For 20 years, astronomers have been trying to come up with a simulated galaxy that comes close to the look of the Milky Way and other spiral galaxies, but fell short of the mark. Now a team of astrophysicists from the University of Zurich together with astronomers from the University of California at Santa Cruz, has produced the world’s first realistic simulation of the formation of our home galaxy, the Milky Way. The research group is jointly run by Lucio Mayer, an astrophysicist at the University of Zurich, and Piero Madau, an astronomer at University of California at Santa Cruz.
Previous efforts to form a massive disk galaxy like the Milky Way had failed, because the simulated galaxies ended up with huge central bulges compared to the size of the disk. Mayer and his colleagues were more successful in part because of the computer firepower at their disposal: the high-performance supercomputers Cray XT5 “Monte Rosa” at ETH Zurich’s Swiss National Supercomputing Center (CSCS) and the NASA’s Pleiades supercomputer clocking a total of 1.4 million processor-hours. On a regular PC the calculations would have needed 570 years to complete.
For the simulation, the team developed a high-resolution model that simulates the formation of a galaxy with 790 billion solar masses from which gas, dark matter and stars form. The effort used a software platform known as Gasoline to trace the motions of more than 60 million particles, representing galactic gas as well as dark matter, over the course of more than 13 billion years.
Even though the simulation is of very high resolution, by human standards, its 60 million particles is a pale comparison against the hundreds of billions of stars in the Milky Way. The universe is amazing.
HPC-CH provides a detailed description of the project:
For their study, the scientists developed a highly complex simulation in which a spiral galaxy similar to the Milky Way develops by itself without further intervention. Named after Eris, the Greek goddess of strife and discord, because of the decades of debate surrounding the formation of spiral galaxies, the simulation offers a glimpse in time lapse into almost the entire genesis of a spiral galaxy. Its origins date back to less than a million years after the Big Bang. “Our result shows that a realistic spiral galaxy can be formed based on the basic principles of the cold dark matter paradigm and the physical laws of gravity, fluid dynamics and radiation physics,” explains Mayer.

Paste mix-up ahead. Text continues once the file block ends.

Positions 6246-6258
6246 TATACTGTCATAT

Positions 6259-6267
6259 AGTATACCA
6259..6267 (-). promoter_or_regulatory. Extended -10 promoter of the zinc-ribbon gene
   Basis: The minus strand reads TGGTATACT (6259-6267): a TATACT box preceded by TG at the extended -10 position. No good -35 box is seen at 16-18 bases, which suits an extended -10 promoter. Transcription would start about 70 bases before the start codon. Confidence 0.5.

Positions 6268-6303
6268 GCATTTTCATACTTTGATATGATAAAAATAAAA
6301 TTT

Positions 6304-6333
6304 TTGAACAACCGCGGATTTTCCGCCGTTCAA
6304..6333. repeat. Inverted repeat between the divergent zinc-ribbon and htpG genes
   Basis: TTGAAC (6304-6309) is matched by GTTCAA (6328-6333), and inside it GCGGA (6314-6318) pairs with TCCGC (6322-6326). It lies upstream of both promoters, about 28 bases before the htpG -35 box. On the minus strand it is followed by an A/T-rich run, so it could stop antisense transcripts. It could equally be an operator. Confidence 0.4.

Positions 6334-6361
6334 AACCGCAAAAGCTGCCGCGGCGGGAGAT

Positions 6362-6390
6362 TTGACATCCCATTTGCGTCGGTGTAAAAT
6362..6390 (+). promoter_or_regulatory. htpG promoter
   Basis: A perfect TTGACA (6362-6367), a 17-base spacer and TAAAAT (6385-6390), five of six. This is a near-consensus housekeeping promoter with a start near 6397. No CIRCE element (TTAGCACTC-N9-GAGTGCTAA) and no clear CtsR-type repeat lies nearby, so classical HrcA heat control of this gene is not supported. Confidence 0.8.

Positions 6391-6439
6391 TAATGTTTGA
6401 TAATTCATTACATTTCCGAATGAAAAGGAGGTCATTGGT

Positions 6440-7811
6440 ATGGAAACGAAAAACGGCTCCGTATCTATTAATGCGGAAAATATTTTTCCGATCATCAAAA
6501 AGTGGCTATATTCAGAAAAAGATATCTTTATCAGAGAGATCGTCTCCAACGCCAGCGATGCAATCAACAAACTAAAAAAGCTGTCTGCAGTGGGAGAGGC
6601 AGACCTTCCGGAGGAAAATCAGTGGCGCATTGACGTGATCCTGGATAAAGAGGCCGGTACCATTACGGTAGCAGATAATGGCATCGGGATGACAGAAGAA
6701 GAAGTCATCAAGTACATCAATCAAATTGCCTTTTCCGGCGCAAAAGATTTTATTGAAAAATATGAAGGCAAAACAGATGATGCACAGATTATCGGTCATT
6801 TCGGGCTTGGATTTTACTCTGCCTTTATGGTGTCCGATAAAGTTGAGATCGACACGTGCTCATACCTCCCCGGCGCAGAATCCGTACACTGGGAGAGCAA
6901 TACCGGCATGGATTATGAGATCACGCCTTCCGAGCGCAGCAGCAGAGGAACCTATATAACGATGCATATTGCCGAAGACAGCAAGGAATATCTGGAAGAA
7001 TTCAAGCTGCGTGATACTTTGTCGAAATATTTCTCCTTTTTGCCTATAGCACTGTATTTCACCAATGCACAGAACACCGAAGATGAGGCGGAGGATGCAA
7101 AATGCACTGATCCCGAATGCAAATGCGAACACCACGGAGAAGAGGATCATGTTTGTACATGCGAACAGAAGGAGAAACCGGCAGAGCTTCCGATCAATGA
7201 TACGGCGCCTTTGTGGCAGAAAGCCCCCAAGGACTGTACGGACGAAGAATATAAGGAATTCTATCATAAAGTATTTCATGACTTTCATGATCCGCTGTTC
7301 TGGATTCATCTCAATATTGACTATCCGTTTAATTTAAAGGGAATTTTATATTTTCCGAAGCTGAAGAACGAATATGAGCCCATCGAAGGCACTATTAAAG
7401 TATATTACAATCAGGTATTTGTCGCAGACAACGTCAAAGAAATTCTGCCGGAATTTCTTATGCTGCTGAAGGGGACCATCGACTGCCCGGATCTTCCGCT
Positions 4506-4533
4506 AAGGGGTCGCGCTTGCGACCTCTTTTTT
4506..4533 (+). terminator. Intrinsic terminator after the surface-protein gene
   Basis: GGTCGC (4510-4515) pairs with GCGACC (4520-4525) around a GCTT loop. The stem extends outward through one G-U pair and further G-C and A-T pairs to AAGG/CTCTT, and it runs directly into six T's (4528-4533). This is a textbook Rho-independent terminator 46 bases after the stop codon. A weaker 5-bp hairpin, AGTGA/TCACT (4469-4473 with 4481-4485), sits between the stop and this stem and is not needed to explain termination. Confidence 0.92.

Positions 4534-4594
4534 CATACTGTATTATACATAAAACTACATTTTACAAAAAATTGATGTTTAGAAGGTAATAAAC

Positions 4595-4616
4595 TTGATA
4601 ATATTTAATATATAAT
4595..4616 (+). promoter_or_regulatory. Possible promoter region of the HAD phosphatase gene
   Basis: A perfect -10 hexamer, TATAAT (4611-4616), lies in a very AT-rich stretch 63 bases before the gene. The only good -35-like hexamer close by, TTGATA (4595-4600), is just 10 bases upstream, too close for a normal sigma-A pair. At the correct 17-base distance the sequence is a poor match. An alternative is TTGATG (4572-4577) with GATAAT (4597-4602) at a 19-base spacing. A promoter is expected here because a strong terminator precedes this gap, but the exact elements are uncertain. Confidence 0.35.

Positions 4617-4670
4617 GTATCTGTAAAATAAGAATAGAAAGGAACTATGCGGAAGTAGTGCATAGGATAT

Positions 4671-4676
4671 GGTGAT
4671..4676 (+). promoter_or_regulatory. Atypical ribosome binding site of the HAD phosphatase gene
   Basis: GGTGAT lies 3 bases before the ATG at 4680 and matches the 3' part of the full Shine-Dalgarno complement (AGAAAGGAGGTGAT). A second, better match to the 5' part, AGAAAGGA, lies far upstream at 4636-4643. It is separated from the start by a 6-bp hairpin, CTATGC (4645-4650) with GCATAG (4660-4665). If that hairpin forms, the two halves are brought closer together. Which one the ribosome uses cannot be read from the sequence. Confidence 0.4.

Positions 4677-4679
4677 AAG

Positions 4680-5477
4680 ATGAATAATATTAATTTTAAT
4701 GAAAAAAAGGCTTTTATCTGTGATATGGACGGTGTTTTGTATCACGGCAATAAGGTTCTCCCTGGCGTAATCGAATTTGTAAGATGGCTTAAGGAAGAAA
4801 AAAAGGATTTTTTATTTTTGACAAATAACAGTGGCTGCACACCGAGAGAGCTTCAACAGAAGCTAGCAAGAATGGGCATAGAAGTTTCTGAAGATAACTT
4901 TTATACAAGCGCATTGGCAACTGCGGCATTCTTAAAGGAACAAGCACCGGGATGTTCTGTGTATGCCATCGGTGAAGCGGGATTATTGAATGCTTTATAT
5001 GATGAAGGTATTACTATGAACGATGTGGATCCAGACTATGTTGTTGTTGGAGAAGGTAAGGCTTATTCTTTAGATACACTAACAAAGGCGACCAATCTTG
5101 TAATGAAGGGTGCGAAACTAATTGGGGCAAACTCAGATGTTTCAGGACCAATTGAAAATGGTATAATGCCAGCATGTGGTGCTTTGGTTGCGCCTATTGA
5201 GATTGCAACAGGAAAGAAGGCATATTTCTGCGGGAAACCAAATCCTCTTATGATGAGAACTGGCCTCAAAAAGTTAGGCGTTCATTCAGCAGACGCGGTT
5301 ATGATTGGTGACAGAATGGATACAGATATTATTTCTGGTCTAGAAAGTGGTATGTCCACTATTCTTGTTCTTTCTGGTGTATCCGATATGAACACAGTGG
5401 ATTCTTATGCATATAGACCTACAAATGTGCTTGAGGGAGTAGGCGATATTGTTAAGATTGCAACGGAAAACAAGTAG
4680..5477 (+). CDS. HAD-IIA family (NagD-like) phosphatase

On the left the simulated galaxy after 13 billion of years. The gas clouds are represented in red, the stars in blue. On the right as comparison the spiral galaxy M74 that is similar to the Milky Way (University of Zurich and NASA)
The simulation also shows that in an entity that is supposed to develop into a spiral galaxy, the stars form in the areas where giant cloud complexes are. In these cold giant molecular clouds, the gas exhibits extremely high densities. The star formation and distribution there does not occur uniformly, but rather in clumps and clusters. This in turn results in a considerably greater build-up of heat through local supernova explosions. Through this massive build-up of heat, visible standard matter is removed at high redshift. This prevents the formation of a bulge in the center of the galaxy. The removal of baryonic matter, as the visible standard matter is also known, also reduces the overall mass of the gas present at the center. This results in the formation of the correct stellar mass, as can be observed in the Milky Way. At the end of the simulation, a thin, curved disk results that corresponds fully to the astronomical observations of the Milky Way in terms of the mass, angular momentum and rotation velocity ratios.
The new simulation confirms the results for the formation of disk-shaped dwarf galaxies published by Mayer and demonstrates that the model – unlike all previous approaches – can recreate both small and extremely large galaxies realistically. Moreover, from the simulation it an also be deduced that protogalaxies with a large disk made of gas and stars at the center already formed a billion years after the Big Bang, and therefore long before our present galaxies.
The simulation also predicts stars and gas for the outer halo of the Milky Way six hundred thousand light years away. Only the next generation of space probes and telescopes will be able to detect these extremely faint stars. Furthermore, the simulation makes predictions with regard to the radial distribution of hot gas around the galaxy´s central disk. Future telescopes that can measure X-rays, as the IXO Mission of the European Space Agency (ESA) is planning, for example, will test these predictions.
Interested readers can download and read the paper here.